Cape Canaveral has seen decades of rockets lifting into space, and now it will act as home to the world's first space landing pad. Brigadier General Nina Armagno, commander of the US Air Force 45th Space Wing, signed an agreement with SpaceX; giving the company a five-year lease on Launch Complex 13 (LC-13) at Cape Canaveral Air Force Station, Florida, which will be converted to receive returning boosters and spacecraft making powered soft landings.
In recent years, SpaceX has been showing remarkable progress as it develops its reusable launch and spacecraft system, but it still needs someplace to land its rockets other than its drone barge. Until now, returning spacecraft have landed by parachute on land or at sea, or have been caught in midair. Runways for winged spacecraft were constructed at the Kennedy Space Center and Vandenberg Air Force Base, but the landing pads where spaceships land on tails of fire have so far been restricted to old science fiction magazine covers.
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With this week's agreement, SpaceX will begin construction of a landing pad at LC-13 to go with its launch facility at LC-40. When complete, the pad will be used for returning Falcon 9 and Falcon Heavy boosters, as well as the Dragon cargo and Crew Dragon manned spacecraft.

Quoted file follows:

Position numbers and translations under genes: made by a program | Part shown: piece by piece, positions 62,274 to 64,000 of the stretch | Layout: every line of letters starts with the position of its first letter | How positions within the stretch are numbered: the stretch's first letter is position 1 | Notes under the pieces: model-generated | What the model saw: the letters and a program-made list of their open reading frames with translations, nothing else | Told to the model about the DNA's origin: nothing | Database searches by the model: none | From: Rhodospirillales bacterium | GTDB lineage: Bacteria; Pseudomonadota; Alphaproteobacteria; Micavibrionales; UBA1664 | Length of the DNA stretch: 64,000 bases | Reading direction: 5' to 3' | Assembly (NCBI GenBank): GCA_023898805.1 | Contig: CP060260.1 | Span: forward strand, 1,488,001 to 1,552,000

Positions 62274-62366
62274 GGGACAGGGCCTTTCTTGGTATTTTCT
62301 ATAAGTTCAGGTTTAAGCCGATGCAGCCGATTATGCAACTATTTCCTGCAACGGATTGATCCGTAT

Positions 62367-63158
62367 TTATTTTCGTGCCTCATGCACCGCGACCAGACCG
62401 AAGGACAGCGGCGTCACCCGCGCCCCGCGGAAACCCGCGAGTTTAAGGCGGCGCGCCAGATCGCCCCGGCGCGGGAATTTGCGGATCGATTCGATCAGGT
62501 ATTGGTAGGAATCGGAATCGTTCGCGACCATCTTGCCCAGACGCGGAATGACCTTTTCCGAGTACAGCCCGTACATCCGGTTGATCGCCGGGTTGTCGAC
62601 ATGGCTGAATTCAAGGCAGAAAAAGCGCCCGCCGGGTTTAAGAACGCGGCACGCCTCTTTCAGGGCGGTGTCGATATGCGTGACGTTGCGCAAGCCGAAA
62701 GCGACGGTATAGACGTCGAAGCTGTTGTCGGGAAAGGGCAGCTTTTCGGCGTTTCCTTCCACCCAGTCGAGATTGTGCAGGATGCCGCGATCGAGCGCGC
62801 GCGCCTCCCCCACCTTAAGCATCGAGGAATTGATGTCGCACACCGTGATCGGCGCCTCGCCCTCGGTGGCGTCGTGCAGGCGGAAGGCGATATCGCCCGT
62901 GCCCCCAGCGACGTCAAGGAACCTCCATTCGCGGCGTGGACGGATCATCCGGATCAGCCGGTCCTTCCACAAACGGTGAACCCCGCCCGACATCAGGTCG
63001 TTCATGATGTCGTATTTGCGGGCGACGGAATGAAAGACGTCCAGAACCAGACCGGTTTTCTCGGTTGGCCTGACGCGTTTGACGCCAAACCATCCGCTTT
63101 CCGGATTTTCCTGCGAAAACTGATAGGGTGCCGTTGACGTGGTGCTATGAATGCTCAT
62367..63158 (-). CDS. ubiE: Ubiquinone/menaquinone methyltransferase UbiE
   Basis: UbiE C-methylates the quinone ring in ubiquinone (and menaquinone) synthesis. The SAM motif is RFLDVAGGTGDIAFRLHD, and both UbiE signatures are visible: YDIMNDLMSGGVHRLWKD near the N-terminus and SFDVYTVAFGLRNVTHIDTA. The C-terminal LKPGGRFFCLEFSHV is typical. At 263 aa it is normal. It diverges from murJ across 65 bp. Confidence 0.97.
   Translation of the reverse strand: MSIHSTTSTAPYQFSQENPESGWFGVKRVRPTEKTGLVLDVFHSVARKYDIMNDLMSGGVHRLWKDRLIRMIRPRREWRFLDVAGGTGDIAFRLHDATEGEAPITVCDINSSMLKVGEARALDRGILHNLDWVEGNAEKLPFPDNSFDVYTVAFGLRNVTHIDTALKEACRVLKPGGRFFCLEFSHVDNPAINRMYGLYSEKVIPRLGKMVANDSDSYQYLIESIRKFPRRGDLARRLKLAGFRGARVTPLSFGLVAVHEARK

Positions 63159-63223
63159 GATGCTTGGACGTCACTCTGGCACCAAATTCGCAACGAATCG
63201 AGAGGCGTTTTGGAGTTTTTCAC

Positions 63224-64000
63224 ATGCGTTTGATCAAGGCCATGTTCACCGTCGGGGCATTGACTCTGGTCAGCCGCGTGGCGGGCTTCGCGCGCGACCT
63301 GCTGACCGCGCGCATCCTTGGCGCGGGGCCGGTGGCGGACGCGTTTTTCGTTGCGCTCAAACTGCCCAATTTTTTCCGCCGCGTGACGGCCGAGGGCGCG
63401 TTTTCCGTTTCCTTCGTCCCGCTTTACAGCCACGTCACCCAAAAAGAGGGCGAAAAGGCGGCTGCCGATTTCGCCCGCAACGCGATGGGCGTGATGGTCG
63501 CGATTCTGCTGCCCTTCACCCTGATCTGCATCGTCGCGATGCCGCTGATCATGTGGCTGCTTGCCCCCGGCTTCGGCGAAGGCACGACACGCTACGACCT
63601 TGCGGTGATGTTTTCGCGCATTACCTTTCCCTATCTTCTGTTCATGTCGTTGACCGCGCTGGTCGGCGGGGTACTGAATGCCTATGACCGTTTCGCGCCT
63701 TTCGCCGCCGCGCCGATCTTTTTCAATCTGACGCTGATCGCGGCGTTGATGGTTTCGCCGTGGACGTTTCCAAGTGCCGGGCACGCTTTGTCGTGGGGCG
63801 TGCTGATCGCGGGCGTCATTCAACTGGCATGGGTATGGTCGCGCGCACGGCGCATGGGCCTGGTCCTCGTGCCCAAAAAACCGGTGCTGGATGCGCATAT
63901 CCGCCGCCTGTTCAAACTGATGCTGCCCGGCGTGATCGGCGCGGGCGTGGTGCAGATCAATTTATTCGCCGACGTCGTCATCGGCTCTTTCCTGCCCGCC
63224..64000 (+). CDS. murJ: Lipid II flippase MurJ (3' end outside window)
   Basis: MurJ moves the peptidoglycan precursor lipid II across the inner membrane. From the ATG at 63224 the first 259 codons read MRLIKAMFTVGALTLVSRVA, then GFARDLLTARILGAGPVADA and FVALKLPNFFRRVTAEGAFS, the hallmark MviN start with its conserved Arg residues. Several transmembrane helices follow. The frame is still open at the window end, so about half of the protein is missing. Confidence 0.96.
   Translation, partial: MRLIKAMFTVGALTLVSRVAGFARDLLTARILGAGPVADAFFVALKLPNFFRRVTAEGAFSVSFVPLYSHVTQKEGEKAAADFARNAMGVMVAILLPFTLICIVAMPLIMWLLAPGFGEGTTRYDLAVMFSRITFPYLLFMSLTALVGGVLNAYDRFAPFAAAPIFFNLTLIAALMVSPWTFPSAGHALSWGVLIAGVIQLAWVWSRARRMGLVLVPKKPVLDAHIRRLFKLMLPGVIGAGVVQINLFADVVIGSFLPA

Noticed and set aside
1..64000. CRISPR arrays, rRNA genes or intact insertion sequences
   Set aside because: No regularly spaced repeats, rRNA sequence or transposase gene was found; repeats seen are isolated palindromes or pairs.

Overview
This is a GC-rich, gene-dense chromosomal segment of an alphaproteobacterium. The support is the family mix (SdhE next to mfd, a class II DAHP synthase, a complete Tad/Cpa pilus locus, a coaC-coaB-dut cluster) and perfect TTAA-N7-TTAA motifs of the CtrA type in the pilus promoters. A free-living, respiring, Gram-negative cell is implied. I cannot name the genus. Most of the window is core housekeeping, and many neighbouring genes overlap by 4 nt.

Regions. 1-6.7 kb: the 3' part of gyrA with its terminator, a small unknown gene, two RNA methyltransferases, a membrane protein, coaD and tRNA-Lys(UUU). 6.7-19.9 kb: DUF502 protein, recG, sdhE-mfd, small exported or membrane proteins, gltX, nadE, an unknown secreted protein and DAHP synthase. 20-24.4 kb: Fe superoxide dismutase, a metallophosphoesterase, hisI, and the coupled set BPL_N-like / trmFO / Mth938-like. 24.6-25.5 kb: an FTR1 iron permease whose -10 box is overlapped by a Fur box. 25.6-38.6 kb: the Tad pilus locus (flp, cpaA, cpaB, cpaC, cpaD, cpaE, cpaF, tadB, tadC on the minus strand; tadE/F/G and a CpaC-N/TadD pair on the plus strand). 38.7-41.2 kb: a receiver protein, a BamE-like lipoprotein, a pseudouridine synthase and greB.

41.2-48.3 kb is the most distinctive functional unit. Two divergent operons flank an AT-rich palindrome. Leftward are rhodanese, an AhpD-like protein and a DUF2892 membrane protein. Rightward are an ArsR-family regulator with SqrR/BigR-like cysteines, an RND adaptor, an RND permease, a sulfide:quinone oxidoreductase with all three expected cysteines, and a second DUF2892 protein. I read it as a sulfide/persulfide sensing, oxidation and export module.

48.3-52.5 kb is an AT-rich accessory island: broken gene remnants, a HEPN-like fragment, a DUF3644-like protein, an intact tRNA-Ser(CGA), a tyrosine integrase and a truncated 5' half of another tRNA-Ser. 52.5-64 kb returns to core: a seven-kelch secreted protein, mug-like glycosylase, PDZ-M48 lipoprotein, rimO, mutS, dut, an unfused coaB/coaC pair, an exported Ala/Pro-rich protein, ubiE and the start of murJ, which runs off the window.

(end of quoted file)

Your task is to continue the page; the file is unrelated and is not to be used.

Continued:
In an environmental impact statement (PDF) filed in 2014, SpaceX outlined its plans for the LC-13 pad, which will consist of a 750-ft (228-m) diameter pad of compressed soil and gravel designed to support the thrust and weight of returning spacecraft, and four 150-ft (45-m) contingency pads on the periphery for last-second emergency landings. In addition, SpaceX will build an access road and a mobile crane to move landed vehicles.
Launch Complex 13 is currently under control of the US Air Force. Between 1956 and 1978, it was used for operational and test launches of the Atlas Intercontinental Ballistic Missile. It was the most-used and longest-serving of the original four Atlas pads at Cape Canaveral, and saw the launch of Lunar Orbiter 1, which returned the first images of Earth from lunar orbit and mapped the lunar landing sites for the Apollo and Surveyor spacecraft. In addition, it was used to launch classified Canyon and Rhyolite satellites.
Despite being on the US National Register of Historic Places, the effects of the sea air on the original steel launch structure were so severe that it had to be demolished by controlled explosion in 2005.
"The way we see it, this is a classic combination of a highly successful launch past morphing into an equally promising future," says Armagno. "It's a whole new world, and the 45th Space Wing is committed to defining and building the Spaceport of the future."
Source: US Air ForceView gallery - 2 images